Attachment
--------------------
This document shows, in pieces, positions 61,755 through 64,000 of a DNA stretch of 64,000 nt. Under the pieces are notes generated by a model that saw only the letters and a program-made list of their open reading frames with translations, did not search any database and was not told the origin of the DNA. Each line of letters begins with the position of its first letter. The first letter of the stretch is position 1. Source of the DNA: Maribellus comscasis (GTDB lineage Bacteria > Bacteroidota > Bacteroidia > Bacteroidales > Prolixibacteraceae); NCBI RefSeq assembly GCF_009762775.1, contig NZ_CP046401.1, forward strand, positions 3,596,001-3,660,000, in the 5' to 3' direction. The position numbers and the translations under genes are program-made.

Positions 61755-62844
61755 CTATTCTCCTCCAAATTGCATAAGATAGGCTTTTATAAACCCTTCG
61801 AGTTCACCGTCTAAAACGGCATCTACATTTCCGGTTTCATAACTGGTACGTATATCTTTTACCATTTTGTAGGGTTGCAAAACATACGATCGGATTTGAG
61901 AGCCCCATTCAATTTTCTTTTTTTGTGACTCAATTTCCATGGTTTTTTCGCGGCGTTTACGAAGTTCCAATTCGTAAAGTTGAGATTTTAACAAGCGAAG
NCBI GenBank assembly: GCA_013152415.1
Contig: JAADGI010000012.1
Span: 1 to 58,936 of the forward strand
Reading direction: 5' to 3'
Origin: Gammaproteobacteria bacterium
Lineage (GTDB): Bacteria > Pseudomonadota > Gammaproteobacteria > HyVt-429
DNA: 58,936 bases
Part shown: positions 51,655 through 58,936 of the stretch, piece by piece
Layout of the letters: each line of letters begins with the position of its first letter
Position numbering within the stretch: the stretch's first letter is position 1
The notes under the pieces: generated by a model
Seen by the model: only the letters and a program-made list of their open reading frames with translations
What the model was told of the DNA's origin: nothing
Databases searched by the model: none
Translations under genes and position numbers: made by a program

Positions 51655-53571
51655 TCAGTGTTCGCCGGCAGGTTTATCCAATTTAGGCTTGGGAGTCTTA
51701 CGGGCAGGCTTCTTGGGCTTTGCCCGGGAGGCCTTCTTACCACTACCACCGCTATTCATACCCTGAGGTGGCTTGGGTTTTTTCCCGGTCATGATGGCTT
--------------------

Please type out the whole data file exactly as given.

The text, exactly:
This document shows, in pieces, positions 61,755 through 64,000 of a DNA stretch of 64,000 nt. Under the pieces are notes generated by a model that saw only the letters and a program-made list of their open reading frames with translations, did not search any database and was not told the origin of the DNA. Each line of letters begins with the position of its first letter. The first letter of the stretch is position 1. Source of the DNA: Maribellus comscasis (GTDB lineage Bacteria > Bacteroidota > Bacteroidia > Bacteroidales > Prolixibacteraceae); NCBI RefSeq assembly GCF_009762775.1, contig NZ_CP046401.1, forward strand, positions 3,596,001-3,660,000, in the 5' to 3' direction. The position numbers and the translations under genes are program-made.

Positions 61755-62844
61755 CTATTCTCCTCCAAATTGCATAAGATAGGCTTTTATAAACCCTTCG
61801 AGTTCACCGTCTAAAACGGCATCTACATTTCCGGTTTCATAACTGGTACGTATATCTTTTACCATTTTGTAGGGTTGCAAAACATACGATCGGATTTGAG
61901 AGCCCCATTCAATTTTCTTTTTTTGTGACTCAATTTCCATGGTTTTTTCGCGGCGTTTACGAAGTTCCAATTCGTAAAGTTGAGATTTTAACAAGCGAAG
NCBI GenBank assembly: GCA_013152415.1
Contig: JAADGI010000012.1
Span: 1 to 58,936 of the forward strand
Reading direction: 5' to 3'
Origin: Gammaproteobacteria bacterium
Lineage (GTDB): Bacteria > Pseudomonadota > Gammaproteobacteria > HyVt-429
DNA: 58,936 bases
Part shown: positions 51,655 through 58,936 of the stretch, piece by piece
Layout of the letters: each line of letters begins with the position of its first letter
Position numbering within the stretch: the stretch's first letter is position 1
The notes under the pieces: generated by a model
Seen by the model: only the letters and a program-made list of their open reading frames with translations
What the model was told of the DNA's origin: nothing
Databases searched by the model: none
Translations under genes and position numbers: made by a program

Positions 51655-53571
51655 TCAGTGTTCGCCGGCAGGTTTATCCAATTTAGGCTTGGGAGTCTTA
51701 CGGGCAGGCTTCTTGGGCTTTGCCCGGGAGGCCTTCTTACCACTACCACCGCTATTCATACCCTGAGGTGGCTTGGGTTTTTTCCCGGTCATGATGGCTT